The case for Entourage on Snow Leopard

With last month’s release of Mac OS X 10.6, much has been made about the potential impact of the included Exchange support in Snow Leopard. Many pundits have even gone so far as to say that with Mac OS X 10.6, you won’t need to deal with Exchange clients like Microsoft Entourage, or even the upcoming Outlook for Mac OS X ever again. Exchange support is already in there!

The reality of course, is a bit more complicated. So I set out to do a comparison of the Exchange support offered by Mac OS X 10.6 as compared to the current version of Microsoft Entourage 2008 Exchange Web Services, (EWS) edition. Thanks to the generosity of a Twitter follower named Michael Curtis, I was able to get an account on an Exchange 2007 server that was set up to talk to both Entourage EWS and Mac OS X 10.6.

Note: This is not going to be a “Which is the better client?” argument in the way most people like to do these things. “Better” is too subjective a term to be anything more than a flashpoint for yet another round in the never-ending “Which E-mail Client Rules” war. This is more of a comparison of Exchange feature set and support in each—nothing more.

Setup

If the auto-discovery built in to both products works right, setup is a snap. You point Mail or Entourage at your Exchange server, enter in some basic credential information and the account setup just happens. However, everything does well when everything works right. What happens when the auto-discovery doesn’t work like it’s supposed to?

In that case, Mac OS X 10.6’s separation of applications works against it. Where Entourage only makes you enter the information once, with Mac OS X 10.6, when auto-discovery fails, you have to enter the Exchange account information separately into Mail, Address Book, and iCal—admittedly, not a hardship, but an annoyance that shouldn’t be there. Apple should have provided a function that did something along the lines of: “Hey, I see you’re manually setting up an Exchange account. Do you want me to configure Address Book and iCal with this info as well?”

(Minor point: Both products are far easier to deal with in a case like this than Outlook 2007. For one, you can’t even set up an Exchange account in Outlook; you have to use the Mail control panel. In addition, if, for any reason, Outlook can’t make a good connection to the Exchange server, the setup wizard will not allow you to just enter the information manually.)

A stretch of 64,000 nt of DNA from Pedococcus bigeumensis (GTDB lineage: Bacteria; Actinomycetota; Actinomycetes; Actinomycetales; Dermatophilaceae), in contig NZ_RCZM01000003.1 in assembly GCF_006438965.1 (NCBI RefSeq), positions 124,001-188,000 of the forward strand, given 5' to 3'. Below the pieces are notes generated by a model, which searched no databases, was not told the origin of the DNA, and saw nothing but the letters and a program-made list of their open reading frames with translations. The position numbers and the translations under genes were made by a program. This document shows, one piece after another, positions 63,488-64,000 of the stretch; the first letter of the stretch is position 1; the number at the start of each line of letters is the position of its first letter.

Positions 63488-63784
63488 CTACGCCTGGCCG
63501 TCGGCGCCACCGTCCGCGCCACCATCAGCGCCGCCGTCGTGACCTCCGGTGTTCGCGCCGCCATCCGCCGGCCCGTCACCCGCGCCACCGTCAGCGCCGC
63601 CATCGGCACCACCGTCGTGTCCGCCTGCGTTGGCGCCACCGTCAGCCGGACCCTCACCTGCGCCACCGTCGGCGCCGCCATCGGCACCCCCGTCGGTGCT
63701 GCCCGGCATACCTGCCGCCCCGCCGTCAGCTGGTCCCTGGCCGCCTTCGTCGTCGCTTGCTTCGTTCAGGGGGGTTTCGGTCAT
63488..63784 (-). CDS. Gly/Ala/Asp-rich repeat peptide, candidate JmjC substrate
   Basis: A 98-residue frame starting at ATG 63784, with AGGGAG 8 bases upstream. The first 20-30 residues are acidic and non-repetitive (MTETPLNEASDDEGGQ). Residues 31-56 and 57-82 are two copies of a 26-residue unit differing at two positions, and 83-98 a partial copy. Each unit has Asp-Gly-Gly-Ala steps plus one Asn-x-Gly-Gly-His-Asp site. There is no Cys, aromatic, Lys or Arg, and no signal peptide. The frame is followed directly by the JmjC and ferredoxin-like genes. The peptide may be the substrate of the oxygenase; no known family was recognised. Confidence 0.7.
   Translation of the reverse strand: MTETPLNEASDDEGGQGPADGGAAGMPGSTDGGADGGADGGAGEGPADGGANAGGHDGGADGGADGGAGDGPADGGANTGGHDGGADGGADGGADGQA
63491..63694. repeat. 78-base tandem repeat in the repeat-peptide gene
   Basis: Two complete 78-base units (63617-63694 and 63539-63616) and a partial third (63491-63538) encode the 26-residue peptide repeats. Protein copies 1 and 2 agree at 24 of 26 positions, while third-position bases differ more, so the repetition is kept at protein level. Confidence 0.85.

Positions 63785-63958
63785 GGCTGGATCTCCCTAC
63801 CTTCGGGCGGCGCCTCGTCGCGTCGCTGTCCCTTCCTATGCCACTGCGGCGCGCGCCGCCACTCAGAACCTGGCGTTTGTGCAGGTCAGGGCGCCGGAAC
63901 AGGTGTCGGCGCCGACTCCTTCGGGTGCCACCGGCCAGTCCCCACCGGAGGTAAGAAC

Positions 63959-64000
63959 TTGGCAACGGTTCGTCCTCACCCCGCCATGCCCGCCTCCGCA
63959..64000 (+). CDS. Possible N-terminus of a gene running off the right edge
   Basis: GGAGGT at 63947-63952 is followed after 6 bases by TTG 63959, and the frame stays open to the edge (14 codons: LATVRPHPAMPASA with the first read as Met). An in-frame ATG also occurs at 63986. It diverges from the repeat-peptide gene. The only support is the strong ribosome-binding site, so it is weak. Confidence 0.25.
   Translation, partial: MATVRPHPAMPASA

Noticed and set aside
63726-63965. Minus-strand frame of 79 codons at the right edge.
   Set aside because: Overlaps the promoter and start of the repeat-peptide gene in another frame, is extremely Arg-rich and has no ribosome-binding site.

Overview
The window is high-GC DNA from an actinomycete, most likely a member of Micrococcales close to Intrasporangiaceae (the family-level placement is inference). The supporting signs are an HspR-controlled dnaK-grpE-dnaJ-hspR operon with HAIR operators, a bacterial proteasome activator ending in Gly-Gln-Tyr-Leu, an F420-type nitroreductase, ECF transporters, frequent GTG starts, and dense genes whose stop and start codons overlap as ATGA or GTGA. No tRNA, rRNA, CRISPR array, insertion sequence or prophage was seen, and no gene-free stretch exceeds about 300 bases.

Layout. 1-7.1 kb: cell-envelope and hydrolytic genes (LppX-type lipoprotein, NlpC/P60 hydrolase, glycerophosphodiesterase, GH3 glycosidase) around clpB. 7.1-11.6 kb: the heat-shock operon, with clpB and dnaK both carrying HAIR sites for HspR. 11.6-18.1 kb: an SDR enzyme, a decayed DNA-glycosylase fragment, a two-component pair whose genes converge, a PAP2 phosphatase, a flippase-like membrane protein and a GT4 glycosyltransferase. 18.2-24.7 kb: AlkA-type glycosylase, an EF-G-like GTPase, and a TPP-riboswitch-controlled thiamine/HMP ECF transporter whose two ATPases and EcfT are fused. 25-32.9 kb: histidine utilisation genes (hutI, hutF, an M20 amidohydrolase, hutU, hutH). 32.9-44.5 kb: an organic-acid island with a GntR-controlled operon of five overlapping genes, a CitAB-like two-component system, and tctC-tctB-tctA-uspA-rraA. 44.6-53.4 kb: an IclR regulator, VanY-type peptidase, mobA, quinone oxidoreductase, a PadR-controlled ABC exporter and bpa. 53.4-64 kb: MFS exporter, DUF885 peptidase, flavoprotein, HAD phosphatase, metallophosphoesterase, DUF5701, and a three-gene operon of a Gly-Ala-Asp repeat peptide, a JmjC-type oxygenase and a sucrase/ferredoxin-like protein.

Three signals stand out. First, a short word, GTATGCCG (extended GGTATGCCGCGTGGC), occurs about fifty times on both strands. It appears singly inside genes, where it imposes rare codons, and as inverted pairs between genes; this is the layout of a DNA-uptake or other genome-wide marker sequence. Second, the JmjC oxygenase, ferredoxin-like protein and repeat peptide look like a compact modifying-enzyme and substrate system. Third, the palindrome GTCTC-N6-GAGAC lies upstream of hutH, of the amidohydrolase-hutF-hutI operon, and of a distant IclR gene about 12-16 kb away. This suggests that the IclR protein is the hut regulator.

So for ease of manual setup, Entourage wins just by having the account setup in one place, so less duplication of work is needed. However, that’s a manual setup. Those work great at home, for one or two people. What about when you want to say, set up 20, 50, 100, even 1,000 Macs to talk to Exchange, and you don’t want to do it manually?

In the area of automating Exchange account setup, Mac OS X 10.6 falls over. There’s no supported way, via either AppleScript or MCX to automate this. In the AppleScript area, neither Mail, iCal, or Address Book allow you to create Exchange accounts via a script. While you can use MCX within Workgroup Manager to set up IMAP accounts in Mail, there’s no direct support for Exchange accounts there, and there’s no shipping support for setting up accounts of any kind in Address Book or iCal via MCX. You can kind of work around this with Address Book if you can bind your Mac to Active Directory, but that’s using Exchange’s LDAP support, and if we’re talking about a home machine, it’s not an option anyway. The only way I can see, out of the box, to automate Exchange account setup in Mac OS X 10.6 is to write directly to a number of plist files or script out the defaults command. That can work, but it’s not the most robust system, and definitely the most tedious way to automate a setup.